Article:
After beating out Friday's market correction, two and half hours into trading today, Citigroup (NYSE: C) stock continues its strong performance: up a big 2.2%, despite breaking news it owes Fannie Mae almost $1 billion over bad mortgages it sold the government-run housing giant.
We've got it covered
Financial Times is reporting that Citi will pay Fannie $968 million for "breaches of representations and warranties on 3.7 million residential first mortgage loans sold to Fannie Mae that were originated between 2000 and 2012." Citi said the payout will be covered by the bank's mortgage-repurchase reserves.
"This agreement resolves substantially all potential future repurchase claims from them for loan originations from 2000 to 2012." So said CitiMortgage CEO Jane Fraser, in the same statement announcing the settlement.
Foolish bottom line
Investors seem to not just be shrugging off this news today, but charged up by it, if the stock's performance relative to its peers' is any indication.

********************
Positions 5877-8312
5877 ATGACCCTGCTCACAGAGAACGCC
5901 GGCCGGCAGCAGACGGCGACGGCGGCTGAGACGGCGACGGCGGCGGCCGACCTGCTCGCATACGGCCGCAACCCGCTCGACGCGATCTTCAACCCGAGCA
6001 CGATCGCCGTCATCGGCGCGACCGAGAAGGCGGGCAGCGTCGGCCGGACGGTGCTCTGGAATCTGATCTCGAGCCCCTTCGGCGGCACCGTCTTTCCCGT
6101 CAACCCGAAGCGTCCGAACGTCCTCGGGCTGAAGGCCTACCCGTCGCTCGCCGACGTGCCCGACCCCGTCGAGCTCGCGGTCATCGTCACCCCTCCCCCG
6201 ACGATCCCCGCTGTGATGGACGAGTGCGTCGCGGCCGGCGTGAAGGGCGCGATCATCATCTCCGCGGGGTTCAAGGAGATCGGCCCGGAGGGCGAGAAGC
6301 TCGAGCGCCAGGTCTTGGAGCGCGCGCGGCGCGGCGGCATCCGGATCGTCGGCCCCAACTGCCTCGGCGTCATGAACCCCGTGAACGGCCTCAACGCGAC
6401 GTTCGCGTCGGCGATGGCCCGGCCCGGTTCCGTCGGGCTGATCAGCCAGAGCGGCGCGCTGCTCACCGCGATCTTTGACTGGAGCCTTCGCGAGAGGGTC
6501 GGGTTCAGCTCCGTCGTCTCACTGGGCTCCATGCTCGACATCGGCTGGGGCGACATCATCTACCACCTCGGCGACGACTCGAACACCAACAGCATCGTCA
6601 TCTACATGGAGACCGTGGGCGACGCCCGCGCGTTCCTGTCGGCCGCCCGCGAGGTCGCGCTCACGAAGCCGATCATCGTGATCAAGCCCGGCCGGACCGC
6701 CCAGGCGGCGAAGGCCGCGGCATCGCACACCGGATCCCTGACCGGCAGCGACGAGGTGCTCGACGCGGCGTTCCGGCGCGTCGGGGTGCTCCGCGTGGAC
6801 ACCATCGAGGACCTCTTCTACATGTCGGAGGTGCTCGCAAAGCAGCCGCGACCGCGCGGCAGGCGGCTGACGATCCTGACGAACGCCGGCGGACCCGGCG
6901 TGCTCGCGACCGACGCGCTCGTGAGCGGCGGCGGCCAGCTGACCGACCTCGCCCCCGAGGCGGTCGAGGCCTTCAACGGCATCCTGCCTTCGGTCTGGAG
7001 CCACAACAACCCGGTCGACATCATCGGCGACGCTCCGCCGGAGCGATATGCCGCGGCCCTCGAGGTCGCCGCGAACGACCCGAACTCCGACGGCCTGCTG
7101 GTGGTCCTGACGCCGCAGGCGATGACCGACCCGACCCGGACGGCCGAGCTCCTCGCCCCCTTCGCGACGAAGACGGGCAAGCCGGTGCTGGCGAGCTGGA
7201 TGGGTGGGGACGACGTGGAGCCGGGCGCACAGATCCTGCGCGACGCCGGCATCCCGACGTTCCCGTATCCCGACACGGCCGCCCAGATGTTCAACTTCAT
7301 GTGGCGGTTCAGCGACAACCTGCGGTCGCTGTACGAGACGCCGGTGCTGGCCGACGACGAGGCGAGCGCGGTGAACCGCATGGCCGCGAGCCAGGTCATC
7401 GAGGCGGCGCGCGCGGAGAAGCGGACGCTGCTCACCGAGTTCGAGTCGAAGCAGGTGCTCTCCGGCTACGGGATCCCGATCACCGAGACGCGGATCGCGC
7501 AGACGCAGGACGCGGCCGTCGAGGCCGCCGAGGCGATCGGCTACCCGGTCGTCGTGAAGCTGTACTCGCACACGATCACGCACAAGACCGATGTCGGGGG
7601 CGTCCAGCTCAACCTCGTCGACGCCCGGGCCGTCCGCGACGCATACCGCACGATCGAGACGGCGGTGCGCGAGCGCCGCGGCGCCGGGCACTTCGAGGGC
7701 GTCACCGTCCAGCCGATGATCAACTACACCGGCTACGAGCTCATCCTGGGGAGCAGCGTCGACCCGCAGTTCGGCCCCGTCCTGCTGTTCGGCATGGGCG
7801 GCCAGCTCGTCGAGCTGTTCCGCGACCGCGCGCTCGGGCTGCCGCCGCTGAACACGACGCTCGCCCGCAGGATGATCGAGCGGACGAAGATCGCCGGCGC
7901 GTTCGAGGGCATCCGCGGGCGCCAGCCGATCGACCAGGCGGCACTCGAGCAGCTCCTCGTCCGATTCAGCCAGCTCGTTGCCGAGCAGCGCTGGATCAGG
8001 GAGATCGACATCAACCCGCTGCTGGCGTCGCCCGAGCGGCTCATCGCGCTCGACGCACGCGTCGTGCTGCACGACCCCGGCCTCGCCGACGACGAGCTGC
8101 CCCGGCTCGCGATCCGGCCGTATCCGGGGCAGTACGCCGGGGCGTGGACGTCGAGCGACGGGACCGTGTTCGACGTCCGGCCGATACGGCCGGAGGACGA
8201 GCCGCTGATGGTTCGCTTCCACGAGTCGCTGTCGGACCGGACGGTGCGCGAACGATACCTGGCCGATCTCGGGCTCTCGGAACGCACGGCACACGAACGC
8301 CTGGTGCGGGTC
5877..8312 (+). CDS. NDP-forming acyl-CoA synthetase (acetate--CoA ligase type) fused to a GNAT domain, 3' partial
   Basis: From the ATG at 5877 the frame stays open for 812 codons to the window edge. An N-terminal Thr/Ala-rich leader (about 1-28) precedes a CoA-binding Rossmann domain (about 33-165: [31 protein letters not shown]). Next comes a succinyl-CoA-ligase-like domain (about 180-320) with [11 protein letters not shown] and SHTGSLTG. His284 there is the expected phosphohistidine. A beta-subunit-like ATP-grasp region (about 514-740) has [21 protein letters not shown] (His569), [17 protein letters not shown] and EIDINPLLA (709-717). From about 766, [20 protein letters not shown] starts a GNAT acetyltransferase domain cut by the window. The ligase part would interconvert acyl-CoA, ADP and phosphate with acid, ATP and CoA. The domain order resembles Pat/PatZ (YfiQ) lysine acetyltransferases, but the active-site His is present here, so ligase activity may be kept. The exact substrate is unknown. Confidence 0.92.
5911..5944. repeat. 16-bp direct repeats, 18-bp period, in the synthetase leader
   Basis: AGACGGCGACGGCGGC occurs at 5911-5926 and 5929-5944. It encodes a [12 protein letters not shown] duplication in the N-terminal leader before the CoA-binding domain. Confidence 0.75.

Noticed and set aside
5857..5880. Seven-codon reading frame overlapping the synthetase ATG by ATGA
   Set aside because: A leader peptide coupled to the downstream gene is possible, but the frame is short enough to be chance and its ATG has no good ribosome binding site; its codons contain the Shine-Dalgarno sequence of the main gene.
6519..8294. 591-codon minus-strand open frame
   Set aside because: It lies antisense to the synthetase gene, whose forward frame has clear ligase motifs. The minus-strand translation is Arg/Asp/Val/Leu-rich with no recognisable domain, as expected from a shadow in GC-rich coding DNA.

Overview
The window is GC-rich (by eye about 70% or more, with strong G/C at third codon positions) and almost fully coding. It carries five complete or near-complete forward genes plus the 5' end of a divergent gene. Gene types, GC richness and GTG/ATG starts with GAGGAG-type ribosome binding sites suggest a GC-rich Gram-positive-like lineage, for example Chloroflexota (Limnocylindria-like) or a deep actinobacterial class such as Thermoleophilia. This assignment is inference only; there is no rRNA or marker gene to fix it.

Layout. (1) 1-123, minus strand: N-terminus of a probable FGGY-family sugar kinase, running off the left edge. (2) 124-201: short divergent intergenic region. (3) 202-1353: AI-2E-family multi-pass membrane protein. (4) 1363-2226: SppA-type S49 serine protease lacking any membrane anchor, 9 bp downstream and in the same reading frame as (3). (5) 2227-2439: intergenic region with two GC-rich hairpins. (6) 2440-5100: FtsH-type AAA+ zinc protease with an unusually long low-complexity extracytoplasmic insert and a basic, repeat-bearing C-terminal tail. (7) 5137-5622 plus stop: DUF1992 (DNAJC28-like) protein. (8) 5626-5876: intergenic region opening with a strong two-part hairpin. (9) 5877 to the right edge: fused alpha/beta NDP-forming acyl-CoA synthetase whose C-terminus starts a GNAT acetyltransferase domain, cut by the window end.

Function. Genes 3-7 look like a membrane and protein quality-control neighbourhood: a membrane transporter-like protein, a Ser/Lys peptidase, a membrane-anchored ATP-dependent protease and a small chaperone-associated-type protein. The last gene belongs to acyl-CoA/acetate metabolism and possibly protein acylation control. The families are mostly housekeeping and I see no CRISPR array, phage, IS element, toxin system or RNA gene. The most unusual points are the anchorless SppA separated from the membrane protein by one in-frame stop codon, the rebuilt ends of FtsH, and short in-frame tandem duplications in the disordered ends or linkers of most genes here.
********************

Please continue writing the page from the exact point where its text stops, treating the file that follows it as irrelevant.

JPMorgan Chase (NYSE: JPM) is up only 1.2% today. Up by 1.9%, Bank of America (NYSE: BAC) stock is doing somewhat better. Even the mighty Wells Fargo (NYSE: WFC) finds itself humbly lining up behind Citi, with its stock up by only 1.5%.
It's possible that Citi investors are seeing this as yet another step toward full atonement for financial sins of the past, and another indicator that the bank is moving farther along the path to complete redemption. Once you get past the $1 billion sticker shock, you realize this payout is potentially a bargain. Consider that B of A settled with Fannie Mae this past January for more than $10 billion for the same kinds of issues, and $968 million doesn't seem so bad.
Perhaps this, taken with the general upward market trend we saw beginning last week, adds up to Citi's big performance today. A few notes of caution, though. First, this payout doesn't cover any similar liability potentially looming with Freddie Mac, the other government-run housing giant. Second, there's still just a lot of volatility in the market right now. Investors are still very uneasy over the future of quantitative easing. And a possible credit crunch in China is also leaving investors feeling fragile.
It's also no doubt reassuring that this payout is covered by reserves. Citi is having a good day today, so perhaps the best advice is to take the money and run. Better yet, take a long-term view of investing by tuning out this market noise and tuning into the fundamentals of the companies you're invested in. Your portfolio will thank you, even if your broker won't.
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